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Sleep, eating disorder symptoms, and daytime functioning

Authors Tromp M, Donners A, Garssen J , Verster J 

Received 3 October 2015

Accepted for publication 8 December 2015

Published 18 January 2016 Volume 2016:8 Pages 35—40


Checked for plagiarism Yes

Review by Single anonymous peer review

Peer reviewer comments 2

Editor who approved publication: Dr Steven A Shea

Marilou DP Tromp,1 Anouk AMT Donners,1 Johan Garssen,1,2 Joris C Verster1,3

1Division of Pharmacology, Utrecht Institute for Pharmaceutical Sciences, Utrecht University, Utrecht, the Netherlands; 2Nutricia Research, Utrecht, the Netherlands; 3Center for Human Psychopharmacology, Swinburne University, Melbourne, VIC, Australia

Objective: To investigate the relationship between eating disorders, body mass index (BMI), sleep disorders, and daytime functioning.
Design: Survey.
Setting: The Netherlands.
Participants: N=574 Dutch young adults (18–35 years old).
Measurements: Participants completed a survey on eating and sleep habits including the Eating Disorder Screen for Primary care (ESP) and SLEEP-50 questionnaire subscales for sleep apnea, insomnia, circadian rhythm disorder (CRD), and daytime functioning. SLEEP-50 outcomes of participants who screened negative (≤2) and positive (>2) on the ESP were compared. In addition, SLEEP-50 scores of groups of participants with different ESP scores (0–4) and different BMI groups (ie, underweight, healthy weight, overweight, and obese) were compared using nonparametric statistics.
Results: Almost 12% (n=67) of participants screened positive for having an eating disorder. Relative to participants without eating disorders, participants who screened positive for eating disorders reported significantly higher scores on sleep apnea (3.7 versus 2.9, P=0.012), insomnia (7.7 versus 5.5, P<0.0001), CRD (2.9 versus 2.3, P=0.011), and impairment of daytime functioning (8.8 versus 5.8, P=0.0001). ESP scores were associated with insomnia (r=0.117, P=0.005), sleep apnea (r=0.118, P=0.004), sleep quality (r=−0.104, P=0.012), and daytime functioning (r=0.225, P<0.0001), but not with CRD (r=0.066, P=0.112). BMI correlated significantly with ESP scores (r=0.172, P<0.0001) and scores on sleep apnea (r=0.171, P<0.0001). When controlling for BMI, the partial correlation between ESP and sleep apnea remained significant (r=0.10, P=0.015).
Conclusion: Participants who score positive for eating disorders scored significantly higher on sleep disorder scales, and reported significantly more impairment of daytime functioning.

Keywords: eating disorders, sleep disorders, insomnia, apnea, circadian rhythm disorder, daytime functioning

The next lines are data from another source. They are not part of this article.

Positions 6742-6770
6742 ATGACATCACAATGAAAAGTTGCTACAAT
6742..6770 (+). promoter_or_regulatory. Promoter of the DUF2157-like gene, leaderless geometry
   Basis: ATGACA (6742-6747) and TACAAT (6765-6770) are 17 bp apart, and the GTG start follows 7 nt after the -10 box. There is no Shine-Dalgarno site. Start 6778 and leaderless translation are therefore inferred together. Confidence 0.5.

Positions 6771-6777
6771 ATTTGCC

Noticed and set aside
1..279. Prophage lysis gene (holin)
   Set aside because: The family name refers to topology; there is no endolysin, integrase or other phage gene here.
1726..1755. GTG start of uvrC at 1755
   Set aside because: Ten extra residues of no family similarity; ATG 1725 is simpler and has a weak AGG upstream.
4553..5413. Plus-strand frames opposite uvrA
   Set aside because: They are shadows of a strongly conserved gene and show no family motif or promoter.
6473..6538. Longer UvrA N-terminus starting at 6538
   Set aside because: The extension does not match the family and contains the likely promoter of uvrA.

Both good sleep and caloric intake are essential for survival and health. Sleep disorders are often comorbid with psychiatric diseases, and both may significantly affect daytime functioning and quality of life.1 Eating disorders (EDs), including anorexia nervosa, bulimia nervosa, binge eating disorder, and night eating syndrome (NES), are relatively rare when compared to other psychiatric diseases. It is estimated that 1%–2% of the population suffer from EDs, but prevalence rates of up to 5% have been reported.2

The literature on EDs includes reports on the relation between EDs and other psychiatric disorders such as depression and anxiety,3 but relatively few studies have investigated the potential relationship between EDs and sleep disorders. Addressing this gap in the literature may be important because sleep disorders have long been reported in individuals with EDs.4 Most research on the relationship between EDs and sleep has focused on NES or sleep-related ED, which are distinct from daytime EDs.3 Studies have shown a relationship between night ED and sleep apnea,5 restless legs syndrome,6 insomnia,7 and sleepwalking.8 Results of these studies, however, are often difficult to interpret and various moderating factors allow for different interpretation of the observed associations. For example, Yeh and Brown9 found that overweight people were more likely to binge eat before falling asleep, but argued that their results may indicate that eating itself, rather than weight gain or being obese, may actually cause the sleep deficits.

Regarding other EDs, research often examines sleep quality and duration of sleep in patients with anorexia nervosa, bulimia nervosa, and binge ED.10 For example, Lacey et al11 showed that during successful treatment of ten inpatients with anorexia nervosa (a 100-day hospital stay), significant weight gain was accompanied by a significant increase in total sleep time (±45 minutes) and a reduction in early morning awakenings. Polysomnographic assessments revealed small-to-moderate changes in electroencephalography sleep patterns in patients with EDs. Relative to healthy controls, patients with EDs showed a reduction of slow-wave sleep and an increased number and duration of nightly awakenings12 and changes in total sleep time.13 These findings are in line with self-reported reduced sleep quality by patients with EDs.14